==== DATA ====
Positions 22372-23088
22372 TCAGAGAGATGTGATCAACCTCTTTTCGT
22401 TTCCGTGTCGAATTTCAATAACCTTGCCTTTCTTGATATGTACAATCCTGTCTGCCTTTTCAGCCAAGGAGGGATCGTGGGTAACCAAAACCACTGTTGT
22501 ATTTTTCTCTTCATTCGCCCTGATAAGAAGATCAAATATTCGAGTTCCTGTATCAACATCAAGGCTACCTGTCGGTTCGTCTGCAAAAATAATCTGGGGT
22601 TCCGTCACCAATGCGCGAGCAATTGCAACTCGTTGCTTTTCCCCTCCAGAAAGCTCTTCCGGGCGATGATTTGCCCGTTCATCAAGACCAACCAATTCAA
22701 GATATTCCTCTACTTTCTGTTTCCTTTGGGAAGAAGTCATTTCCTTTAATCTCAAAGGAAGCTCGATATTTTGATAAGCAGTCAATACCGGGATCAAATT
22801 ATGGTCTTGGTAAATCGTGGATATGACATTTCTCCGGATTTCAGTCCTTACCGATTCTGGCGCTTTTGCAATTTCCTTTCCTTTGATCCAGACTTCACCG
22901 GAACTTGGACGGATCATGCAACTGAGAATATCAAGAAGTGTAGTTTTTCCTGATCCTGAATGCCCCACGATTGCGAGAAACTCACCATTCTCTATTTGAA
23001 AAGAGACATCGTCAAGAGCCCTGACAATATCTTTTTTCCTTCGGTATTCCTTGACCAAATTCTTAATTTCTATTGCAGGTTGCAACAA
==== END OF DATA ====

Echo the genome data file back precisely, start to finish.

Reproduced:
Positions 22372-23088
22372 TCAGAGAGATGTGATCAACCTCTTTTCGT
22401 TTCCGTGTCGAATTTCAATAACCTTGCCTTTCTTGATATGTACAATCCTGTCTGCCTTTTCAGCCAAGGAGGGATCGTGGGTAACCAAAACCACTGTTGT
22501 ATTTTTCTCTTCATTCGCCCTGATAAGAAGATCAAATATTCGAGTTCCTGTATCAACATCAAGGCTACCTGTCGGTTCGTCTGCAAAAATAATCTGGGGT
22601 TCCGTCACCAATGCGCGAGCAATTGCAACTCGTTGCTTTTCCCCTCCAGAAAGCTCTTCCGGGCGATGATTTGCCCGTTCATCAAGACCAACCAATTCAA
22701 GATATTCCTCTACTTTCTGTTTCCTTTGGGAAGAAGTCATTTCCTTTAATCTCAAAGGAAGCTCGATATTTTGATAAGCAGTCAATACCGGGATCAAATT
22801 ATGGTCTTGGTAAATCGTGGATATGACATTTCTCCGGATTTCAGTCCTTACCGATTCTGGCGCTTTTGCAATTTCCTTTCCTTTGATCCAGACTTCACCG
22901 GAACTTGGACGGATCATGCAACTGAGAATATCAAGAAGTGTAGTTTTTCCTGATCCTGAATGCCCCACGATTGCGAGAAACTCACCATTCTCTATTTGAA
23001 AAGAGACATCGTCAAGAGCCCTGACAATATCTTTTTTCCTTCGGTATTCCTTGACCAAATTCTTAATTTCTATTGCAGGTTGCAACAA